Protection from prosecution: Google deletes abortion clinics from location data

In many US states, women who have an abortion face severe penalties.

Protection from prosecution: Google deletes abortion clinics from location data

In many US states, women who have an abortion face severe penalties. They have to fear that prosecutors could also use smartphone data. To prevent this, Google wants to delete abortion clinics and other sensitive places from the location history in the future.

In the future, Google wants to delete the location data of users who have visited abortion clinics, women's shelters and other intimate places in the USA. "If our systems determine that someone has visited one of these locations, we will delete those entries from Location History shortly after the visit," announced Google executive Jen Fitzpatrick. The change will come into effect in the coming weeks.

Other places where Google no longer wants to store location data from smartphones in the future are fertility clinics, addiction clinics and weight loss clinics.

With the announcement, the technology group is reacting to the abortion ruling of the US Supreme Court. Just over a week ago, the Supreme Court overturned the landmark "Roe v. Wade" ruling from 1973, which had enshrined a nationwide right to abortions. This means that the states can now largely or even completely ban abortions. Some conservative-governed states have already done so.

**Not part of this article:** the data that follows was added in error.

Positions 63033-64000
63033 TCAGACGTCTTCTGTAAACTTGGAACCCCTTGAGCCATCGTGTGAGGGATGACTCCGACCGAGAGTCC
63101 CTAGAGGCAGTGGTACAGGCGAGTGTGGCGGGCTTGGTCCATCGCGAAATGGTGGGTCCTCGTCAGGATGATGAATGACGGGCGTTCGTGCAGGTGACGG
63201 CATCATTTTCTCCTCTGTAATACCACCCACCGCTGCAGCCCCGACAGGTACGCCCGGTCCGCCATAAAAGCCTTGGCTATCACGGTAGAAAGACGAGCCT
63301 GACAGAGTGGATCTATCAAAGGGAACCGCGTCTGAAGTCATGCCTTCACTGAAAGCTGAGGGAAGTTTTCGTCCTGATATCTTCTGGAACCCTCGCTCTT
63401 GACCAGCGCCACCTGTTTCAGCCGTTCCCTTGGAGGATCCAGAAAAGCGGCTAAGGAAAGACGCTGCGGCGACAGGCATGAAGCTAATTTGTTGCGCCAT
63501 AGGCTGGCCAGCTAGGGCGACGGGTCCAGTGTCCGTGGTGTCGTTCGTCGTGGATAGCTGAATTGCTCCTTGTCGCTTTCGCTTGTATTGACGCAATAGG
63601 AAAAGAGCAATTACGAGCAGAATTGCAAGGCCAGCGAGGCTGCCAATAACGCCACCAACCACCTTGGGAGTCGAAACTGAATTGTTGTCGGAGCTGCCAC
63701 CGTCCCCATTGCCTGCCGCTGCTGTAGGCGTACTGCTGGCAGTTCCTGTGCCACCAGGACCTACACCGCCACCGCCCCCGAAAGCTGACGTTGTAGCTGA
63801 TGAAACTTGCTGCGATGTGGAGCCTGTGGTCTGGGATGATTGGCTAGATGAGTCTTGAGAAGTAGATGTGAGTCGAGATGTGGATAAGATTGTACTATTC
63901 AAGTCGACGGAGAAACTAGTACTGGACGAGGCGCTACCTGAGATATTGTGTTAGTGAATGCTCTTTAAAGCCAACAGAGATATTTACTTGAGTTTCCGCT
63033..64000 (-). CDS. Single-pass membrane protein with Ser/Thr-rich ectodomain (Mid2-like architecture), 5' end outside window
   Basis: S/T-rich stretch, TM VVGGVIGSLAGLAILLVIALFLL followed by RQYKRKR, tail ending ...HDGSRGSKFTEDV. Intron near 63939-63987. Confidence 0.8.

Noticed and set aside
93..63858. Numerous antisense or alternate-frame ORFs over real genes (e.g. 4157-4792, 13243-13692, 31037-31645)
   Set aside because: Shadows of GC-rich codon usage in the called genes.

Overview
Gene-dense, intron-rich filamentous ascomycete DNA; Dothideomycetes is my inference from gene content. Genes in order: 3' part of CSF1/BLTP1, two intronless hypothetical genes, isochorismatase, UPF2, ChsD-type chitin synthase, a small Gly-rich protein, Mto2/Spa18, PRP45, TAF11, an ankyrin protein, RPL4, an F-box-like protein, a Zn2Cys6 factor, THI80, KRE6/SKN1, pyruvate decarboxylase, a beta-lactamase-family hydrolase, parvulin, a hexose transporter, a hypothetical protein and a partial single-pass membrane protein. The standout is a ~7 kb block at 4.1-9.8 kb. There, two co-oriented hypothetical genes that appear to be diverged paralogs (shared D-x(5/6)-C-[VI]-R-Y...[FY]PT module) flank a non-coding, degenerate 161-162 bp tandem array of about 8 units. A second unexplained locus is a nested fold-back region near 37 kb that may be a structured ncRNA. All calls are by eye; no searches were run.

After the verdict, activists and politicians called on Google and other technology companies to stop storing location history and other sensitive user data so that the authorities could not use them to investigate abortions. Fitzpatrick explained in a blog post that Google has long rejected "overly broad claims by law enforcement agencies". "We consider the privacy and security expectations of people who use our products, and we notify people when we comply with regulatory requirements," she wrote.

Even before the Supreme Court ruling, there had been fears in the United States that authorities could use smartphone location data in investigations into abortions.

Several states have passed legislation in recent months encouraging individuals to sue doctors and others who have helped women get abortions. Parliamentarians from the Democrats therefore wrote a letter to Google CEO Sundar Pichai in May, in which they asked him to stop collecting location data so as not to turn the data into a "tool used by right-wing extremists".

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